Mai Tai (revisited).
It’s almost five years since I started this blog and one of the first drinks I ever wrote about was the Mai Tai. Recently a reader (groetjes Andries!) was commenting on how much he loved the Mai Tai and it made me realise that it might be time to revisit this fabulous drink. If you didn’t yet read my original article I suggest you do that now. Don’t worry, I’ll wait…
…Over the last five or so years things have improved for the poor old Mai Tai. Yes, those dreadful MTINOs (Mai Tai in name only) with all sorts of non-original fruity and sweet ingredients have been largely exterminated and a “real” Mai Tai more easily found – and confidently ordered. Yet there has also been much discussion in the online cocktail community as to how one should make one’s “proper” Mai Tai and that is what I wish to address with the update. First is the discussion as to which rum to use. The original “1944” Trader Vic Mai Tai called for Wray & Nephew 17 year old rum and given that approximately one bottle of that remains in existence substitutes must be made. Much discussion has ensued about this subject largely revolving around Trader Vic’s own replacement: Martinique rum. I think it’s folly to get too deep into the subject and best to just leave that to the uber-geeks*. To me the joy of the Mai Tai is seeing how it responds to different rum combinations, and indeed, that simplifies matters for the average home bartender. That is not to say the Mai Tai can be made with just any rum as it is a drink which rewards a touch of quality in the rum selection. I’m not going to give you a definitive rum combo but suggest – as a starting point – a decent gold Barbados or Jamaican rum as the “base” and a good aged rum to lift it yet higher. Experiment until you find a favourite or if, like me, you have an extensive rum collection just enjoy the journey to Mai Tai perfection. Furthermore it has come to my attention that many otherwise good intentioned folks are reducing the lime content of their Mai Tai to three-quarters of an ounce. No, no and thrice no! The Mai Tai must be a balanced drink and reducing the sour content from Trader V’s “juice of one large lime”, vague as it is, must be interpreted as one full ounce in order to maintain the sweet/sour balance. Which brings me tidily to the next topic and this time it’s a modern twist that I am actually fully behind. In my previous article I suggested making a Mai Tai mix of all the sweet components in a 2:1:1 ratio of curaçao, orgeat and 2:1 syrup to be used an ounce per drink. Many modern Tiki-heads are now upping the orgeat to a half ounce per drink and (mostly) dropping the sugar syrup entirely. I feel this is justified in a few different ways: The profile of the drink is better with the orgeat coming more to the fore. I believe 1944 orgeat may well have been more assertive and that this balance of orgeat and curaçao is what The Trader was really after. But better still it much simplifies the making of the drink and renders the making of a Mai Tai mix unnecessary. Just half and ounce each of a good curaçao and orgeat and you’re good to go. Speaking of those, these days I have settled on Monin orgeat (there may be better orgeats including home-made but Monin is perfectly decent) and Pierre Ferrand dry curaçao (to me the most versatile and balanced of the many orange liqueurs).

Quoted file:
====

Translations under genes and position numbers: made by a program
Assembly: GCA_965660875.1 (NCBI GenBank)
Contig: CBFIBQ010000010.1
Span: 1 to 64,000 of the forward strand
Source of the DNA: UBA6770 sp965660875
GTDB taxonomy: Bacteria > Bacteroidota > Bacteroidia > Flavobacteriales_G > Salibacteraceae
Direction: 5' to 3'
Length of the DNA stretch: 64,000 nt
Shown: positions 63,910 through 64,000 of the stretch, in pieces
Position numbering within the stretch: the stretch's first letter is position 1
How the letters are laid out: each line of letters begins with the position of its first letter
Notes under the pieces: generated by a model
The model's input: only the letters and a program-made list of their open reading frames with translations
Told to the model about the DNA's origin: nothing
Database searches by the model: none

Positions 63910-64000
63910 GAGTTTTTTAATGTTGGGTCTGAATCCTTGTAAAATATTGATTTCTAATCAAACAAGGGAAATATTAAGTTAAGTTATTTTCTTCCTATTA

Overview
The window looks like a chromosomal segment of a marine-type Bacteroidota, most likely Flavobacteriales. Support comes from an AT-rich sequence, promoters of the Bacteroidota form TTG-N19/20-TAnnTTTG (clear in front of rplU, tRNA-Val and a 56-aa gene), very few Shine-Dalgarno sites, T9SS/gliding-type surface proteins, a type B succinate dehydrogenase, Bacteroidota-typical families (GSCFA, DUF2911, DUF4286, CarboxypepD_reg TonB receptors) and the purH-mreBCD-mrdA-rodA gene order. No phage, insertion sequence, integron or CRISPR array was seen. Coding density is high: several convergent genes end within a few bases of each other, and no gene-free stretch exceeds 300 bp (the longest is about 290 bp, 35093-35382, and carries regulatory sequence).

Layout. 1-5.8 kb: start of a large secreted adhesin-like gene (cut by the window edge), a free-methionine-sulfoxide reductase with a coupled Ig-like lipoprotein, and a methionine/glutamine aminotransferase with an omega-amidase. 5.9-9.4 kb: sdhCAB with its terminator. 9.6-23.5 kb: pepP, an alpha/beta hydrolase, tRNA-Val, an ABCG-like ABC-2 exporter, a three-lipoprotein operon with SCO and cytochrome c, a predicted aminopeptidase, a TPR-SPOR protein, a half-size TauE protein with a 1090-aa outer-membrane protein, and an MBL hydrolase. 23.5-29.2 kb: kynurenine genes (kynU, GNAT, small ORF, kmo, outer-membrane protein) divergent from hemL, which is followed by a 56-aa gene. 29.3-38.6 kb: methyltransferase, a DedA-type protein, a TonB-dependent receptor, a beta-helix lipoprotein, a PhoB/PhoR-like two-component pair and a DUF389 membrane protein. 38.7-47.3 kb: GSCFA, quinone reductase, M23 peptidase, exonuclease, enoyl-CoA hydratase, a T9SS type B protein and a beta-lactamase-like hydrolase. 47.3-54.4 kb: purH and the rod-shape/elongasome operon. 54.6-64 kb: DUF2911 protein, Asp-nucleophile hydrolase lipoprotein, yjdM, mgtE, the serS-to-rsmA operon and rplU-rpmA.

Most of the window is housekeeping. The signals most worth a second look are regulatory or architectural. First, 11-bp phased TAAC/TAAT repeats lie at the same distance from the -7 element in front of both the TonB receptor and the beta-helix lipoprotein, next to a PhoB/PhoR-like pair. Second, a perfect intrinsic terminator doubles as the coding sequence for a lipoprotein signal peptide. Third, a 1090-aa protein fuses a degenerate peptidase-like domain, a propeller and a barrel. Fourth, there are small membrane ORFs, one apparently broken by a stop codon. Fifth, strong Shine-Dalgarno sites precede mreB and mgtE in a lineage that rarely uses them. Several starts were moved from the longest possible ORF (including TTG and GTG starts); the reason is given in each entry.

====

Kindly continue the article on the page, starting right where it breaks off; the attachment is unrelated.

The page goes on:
So equipped we once again mix ourselves one of the greatest cocktails ever created:
Mai Tai (Proof preferred version).
1oz / 30ml dry gold rum (see text).
1oz / 30ml quality aged rum.
1oz / 30ml fresh lime juice.
0.5oz / 15ml Pierre Ferrand (or another) dry curaçao.
0.5oz / 15ml Monin (or another) orgeat.
Shake with crushed ice and pour (unstrained) into a tumbler.
Garnish with half a lime shell and a sprig of mint (intention being to look like a little tropical island).
Toast my loyal moose Remco (pictured above) who loves a Mai Tai.
*In which case I concur with Martin Cate’s view that a Martinique rhum traditionnel was the likely substitution yet still enjoy my Mai Tai with some rhum agricole in it now and then.